A project manager asked me this week whether I was aware of any studies which could be used to justify the assignment of a “real” project manager to manage a project as opposed to having this function performed by someone else within a team. While I’m sure PMI and other project management associations have researched this thoroughly, I felt this would be a good topic for an article.
In some companies, such justification is not needed on a project by project basis. Organization policies or standards might require that projects exceeding a given estimated total cost or those that are over a certain level of complexity must have a project manager assigned. However even in these companies if perceptions fester that the role isn’t adding value, standards owners may be pressured to raise the thresholds at which project managers are required.
But in those companies where such standards do not exist, the battle might need to be fought at an individual project level. Convincing the funding authorities for these projects that a project manager is needed could be done in a couple of ways.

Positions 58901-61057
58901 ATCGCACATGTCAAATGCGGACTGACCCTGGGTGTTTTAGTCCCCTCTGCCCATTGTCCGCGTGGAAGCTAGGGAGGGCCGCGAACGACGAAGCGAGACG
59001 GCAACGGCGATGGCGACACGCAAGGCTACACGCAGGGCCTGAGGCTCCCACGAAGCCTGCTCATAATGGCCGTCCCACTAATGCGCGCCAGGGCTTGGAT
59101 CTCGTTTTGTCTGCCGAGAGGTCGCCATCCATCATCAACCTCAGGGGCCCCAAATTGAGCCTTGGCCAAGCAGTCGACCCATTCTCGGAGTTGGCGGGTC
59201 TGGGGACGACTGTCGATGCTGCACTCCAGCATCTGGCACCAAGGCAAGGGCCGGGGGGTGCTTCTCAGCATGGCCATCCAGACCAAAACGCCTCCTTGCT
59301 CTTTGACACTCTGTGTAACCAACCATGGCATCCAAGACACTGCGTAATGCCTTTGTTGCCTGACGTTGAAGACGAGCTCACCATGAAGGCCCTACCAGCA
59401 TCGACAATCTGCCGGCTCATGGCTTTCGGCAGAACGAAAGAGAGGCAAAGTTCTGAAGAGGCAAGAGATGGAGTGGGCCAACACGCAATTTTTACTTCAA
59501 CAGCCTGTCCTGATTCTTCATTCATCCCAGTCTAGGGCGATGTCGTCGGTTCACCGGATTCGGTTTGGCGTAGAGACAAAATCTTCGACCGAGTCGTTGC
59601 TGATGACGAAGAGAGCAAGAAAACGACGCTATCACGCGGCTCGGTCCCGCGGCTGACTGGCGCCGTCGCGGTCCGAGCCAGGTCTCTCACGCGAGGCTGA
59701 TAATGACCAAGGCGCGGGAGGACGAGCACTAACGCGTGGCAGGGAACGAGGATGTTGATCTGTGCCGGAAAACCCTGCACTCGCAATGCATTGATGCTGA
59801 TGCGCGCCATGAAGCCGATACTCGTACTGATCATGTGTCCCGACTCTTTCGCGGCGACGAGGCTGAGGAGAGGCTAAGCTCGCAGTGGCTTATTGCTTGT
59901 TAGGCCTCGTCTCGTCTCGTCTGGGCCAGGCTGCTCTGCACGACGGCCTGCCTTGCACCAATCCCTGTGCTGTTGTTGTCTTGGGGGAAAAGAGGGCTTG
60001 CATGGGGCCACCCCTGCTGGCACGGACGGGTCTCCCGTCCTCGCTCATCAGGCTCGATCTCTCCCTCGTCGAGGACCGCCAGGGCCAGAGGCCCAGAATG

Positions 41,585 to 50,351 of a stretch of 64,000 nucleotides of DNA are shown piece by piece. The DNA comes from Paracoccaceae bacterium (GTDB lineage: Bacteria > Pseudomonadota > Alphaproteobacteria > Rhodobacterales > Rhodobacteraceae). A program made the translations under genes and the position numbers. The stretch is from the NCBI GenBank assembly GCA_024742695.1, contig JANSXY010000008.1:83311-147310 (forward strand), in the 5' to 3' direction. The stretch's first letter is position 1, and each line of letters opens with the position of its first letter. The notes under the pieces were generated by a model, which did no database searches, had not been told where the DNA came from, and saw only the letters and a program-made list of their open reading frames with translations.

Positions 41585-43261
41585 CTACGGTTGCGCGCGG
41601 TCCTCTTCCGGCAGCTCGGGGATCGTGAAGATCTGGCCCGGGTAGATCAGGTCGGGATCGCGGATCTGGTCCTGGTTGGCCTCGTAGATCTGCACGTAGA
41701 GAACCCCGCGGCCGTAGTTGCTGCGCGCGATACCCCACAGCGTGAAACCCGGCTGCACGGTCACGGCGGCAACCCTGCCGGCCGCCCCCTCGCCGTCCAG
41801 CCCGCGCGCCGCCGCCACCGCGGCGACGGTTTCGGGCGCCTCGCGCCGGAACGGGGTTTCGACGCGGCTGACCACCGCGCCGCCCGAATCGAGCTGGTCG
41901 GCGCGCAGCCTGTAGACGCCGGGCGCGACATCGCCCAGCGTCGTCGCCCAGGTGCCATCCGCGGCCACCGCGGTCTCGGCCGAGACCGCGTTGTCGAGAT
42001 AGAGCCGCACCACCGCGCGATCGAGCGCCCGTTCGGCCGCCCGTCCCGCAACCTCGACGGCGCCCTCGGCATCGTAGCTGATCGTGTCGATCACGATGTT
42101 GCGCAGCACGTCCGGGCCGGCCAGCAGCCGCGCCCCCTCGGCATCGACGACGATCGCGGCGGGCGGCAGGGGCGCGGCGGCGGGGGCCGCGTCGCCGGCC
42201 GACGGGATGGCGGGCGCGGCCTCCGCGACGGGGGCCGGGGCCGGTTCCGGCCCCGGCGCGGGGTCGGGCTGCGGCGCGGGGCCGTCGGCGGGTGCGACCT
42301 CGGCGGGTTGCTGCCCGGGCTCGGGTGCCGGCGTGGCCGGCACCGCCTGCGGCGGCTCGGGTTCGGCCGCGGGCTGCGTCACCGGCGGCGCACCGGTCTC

A fear-based approach might be used. This requires creating a sense of urgency by highlighting data from project failures or by communicating the personal risks to the stakeholder if something were to go wrong as a result of not having a project manager assigned. A decision tree could be used to compare the expected cost outcomes of both sides of the decision. While this might seem to be a reasonable approach, unless you are dealing with a particularly risk averse stakeholder, optimism bias is likely to cause the sponsor to ignore your arguments.
A different approach might focus on promoting the upsides of using a project manager. While this approach will be much harder to justify using financial projections, it doesn’t put the sponsor in the uncomfortable position of having to imagine their pet project failing and the emphasis is on showing the incremental benefits which they might achieve by having a project manager. Increased outcome predictability, improved communications, better focus by other team members on delivery, higher levels of stakeholder and team member engagement are just some examples of the advantages which could be communicated.
Regardless of a company’s level of organizational project management maturity, ensuring that the costs incurred by a project manager are providing some value in return is important otherwise it shouldn’t be a surprise if sponsors push back on the need to assign one.